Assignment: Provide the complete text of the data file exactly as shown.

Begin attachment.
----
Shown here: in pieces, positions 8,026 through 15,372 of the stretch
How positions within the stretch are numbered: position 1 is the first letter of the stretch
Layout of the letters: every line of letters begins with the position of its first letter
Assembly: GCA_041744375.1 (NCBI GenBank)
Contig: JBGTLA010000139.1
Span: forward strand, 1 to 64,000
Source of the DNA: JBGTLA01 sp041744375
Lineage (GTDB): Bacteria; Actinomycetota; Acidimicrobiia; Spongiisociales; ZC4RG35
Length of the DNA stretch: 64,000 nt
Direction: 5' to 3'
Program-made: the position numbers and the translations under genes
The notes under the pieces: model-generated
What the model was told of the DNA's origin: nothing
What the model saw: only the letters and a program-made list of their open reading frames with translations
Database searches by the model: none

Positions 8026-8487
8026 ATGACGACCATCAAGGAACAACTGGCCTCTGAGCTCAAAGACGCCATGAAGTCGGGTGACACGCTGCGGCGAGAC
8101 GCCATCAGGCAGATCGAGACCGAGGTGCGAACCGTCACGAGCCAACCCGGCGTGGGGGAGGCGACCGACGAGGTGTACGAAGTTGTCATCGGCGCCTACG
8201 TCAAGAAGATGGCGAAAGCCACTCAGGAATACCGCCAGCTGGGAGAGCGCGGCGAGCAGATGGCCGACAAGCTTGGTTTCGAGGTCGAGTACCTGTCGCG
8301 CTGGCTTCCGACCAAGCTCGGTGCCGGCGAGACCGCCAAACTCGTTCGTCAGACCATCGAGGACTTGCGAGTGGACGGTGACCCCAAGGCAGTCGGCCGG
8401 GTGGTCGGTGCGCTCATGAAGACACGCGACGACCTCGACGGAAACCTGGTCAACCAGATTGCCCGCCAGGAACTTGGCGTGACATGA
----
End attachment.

Shown here: in pieces, positions 8,026 through 15,372 of the stretch
How positions within the stretch are numbered: position 1 is the first letter of the stretch
Layout of the letters: every line of letters begins with the position of its first letter
Assembly: GCA_041744375.1 (NCBI GenBank)
Contig: JBGTLA010000139.1
Span: forward strand, 1 to 64,000
Source of the DNA: JBGTLA01 sp041744375
Lineage (GTDB): Bacteria; Actinomycetota; Acidimicrobiia; Spongiisociales; ZC4RG35
Length of the DNA stretch: 64,000 nt
Direction: 5' to 3'
Program-made: the position numbers and the translations under genes
The notes under the pieces: model-generated
What the model was told of the DNA's origin: nothing
What the model saw: only the letters and a program-made list of their open reading frames with translations
Database searches by the model: none

Positions 8026-8487
8026 ATGACGACCATCAAGGAACAACTGGCCTCTGAGCTCAAAGACGCCATGAAGTCGGGTGACACGCTGCGGCGAGAC
8101 GCCATCAGGCAGATCGAGACCGAGGTGCGAACCGTCACGAGCCAACCCGGCGTGGGGGAGGCGACCGACGAGGTGTACGAAGTTGTCATCGGCGCCTACG
8201 TCAAGAAGATGGCGAAAGCCACTCAGGAATACCGCCAGCTGGGAGAGCGCGGCGAGCAGATGGCCGACAAGCTTGGTTTCGAGGTCGAGTACCTGTCGCG
8301 CTGGCTTCCGACCAAGCTCGGTGCCGGCGAGACCGCCAAACTCGTTCGTCAGACCATCGAGGACTTGCGAGTGGACGGTGACCCCAAGGCAGTCGGCCGG
8401 GTGGTCGGTGCGCTCATGAAGACACGCGACGACCTCGACGGAAACCTGGTCAACCAGATTGCCCGCCAGGAACTTGGCGTGACATGA